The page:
Thursday, January 05, 2006

And what about Personal Responsibility?

Tuesday night we were watching Law & Order: SVU and I was intrigued by part of the defence. The claim was made that witnessing an act of gun violence made one far more likely to commit such an act. The claim was made that it is like catching a disease.

Now, at its heart there is nothing new here. It is the same logic which claims that violent movies/TV shows/video games make children more violent. And in part I agree. Desensitization is real. WE can easily become so inured to these things that we don't feel the outrage anymore (the TV news being a prime example). But there is something missing. Correct me if I am wrong but aren't we still responsible for our actions?

The argument made on SVU was essentially that the defendant (a child who killed his mother's murderer) was fated to act violently, that he had lost the ability to choose otherwise because he had become infected by this disease. When the expert witness was asked about others who witness gun violence and don't shoot someone his response was "your body is exposed to millions of viruses but you don't always get sick". Here I have a problem. We are still responsible for making choices. The defendant in question was told by the detectives "we'll get him" but still acted on his anger (and some guilt) to engage in an act of vengeance. Understandable yes, worthy of a plea-agreement, but not an chance to escape responsibility.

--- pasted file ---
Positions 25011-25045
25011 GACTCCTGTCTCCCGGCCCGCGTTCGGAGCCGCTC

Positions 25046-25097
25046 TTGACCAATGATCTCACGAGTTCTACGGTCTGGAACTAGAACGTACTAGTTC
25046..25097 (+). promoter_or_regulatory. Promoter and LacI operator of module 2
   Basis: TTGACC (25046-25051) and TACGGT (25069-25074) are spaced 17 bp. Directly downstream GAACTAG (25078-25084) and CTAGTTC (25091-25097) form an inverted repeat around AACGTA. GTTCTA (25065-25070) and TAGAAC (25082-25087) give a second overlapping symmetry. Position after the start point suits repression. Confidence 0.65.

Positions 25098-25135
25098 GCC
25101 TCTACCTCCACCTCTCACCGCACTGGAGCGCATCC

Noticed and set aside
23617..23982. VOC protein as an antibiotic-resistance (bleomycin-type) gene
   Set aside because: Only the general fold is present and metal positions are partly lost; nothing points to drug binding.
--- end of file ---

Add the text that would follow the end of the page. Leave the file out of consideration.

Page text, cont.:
This stayed with me because I am working with John the Baptist for Sunday. John is an uncomfortable fellow. Uncomfortable because he pushed people to repent. He pushed people to name and face what they had done (although we are reading Mark, and he omits the "brood of vipers" language used in Matthew and Luke) and that is something that we don't like to hear or do in the church as I have experienced it. We seem to have forgotten that judgment and justice are part of the life of faith, choosing instead to focus on grace and mercy. And that we do at our peril. A society that has lost the balance between justice and grace, judgment and mercy, is a society that will never find true just-living.

Do aspects of our world lead, or even push, us to act in certain ways? Undoubtedly. Is it possible for us to lose sight of right and wrong? Of course (for a variety of reasons and in a variety of ways). Does that mean we have a "Get out of trouble free card"? NO. We still have the ability to choose and the responsibility to choose wisely. As a part of a community we also have the responsibility to help others learn to make wise choices. Sometimes that means calling them to account for the choices they have made before.

God is gracious and merciful. God is also just. We need the John's in our world to remind us of God's justice.

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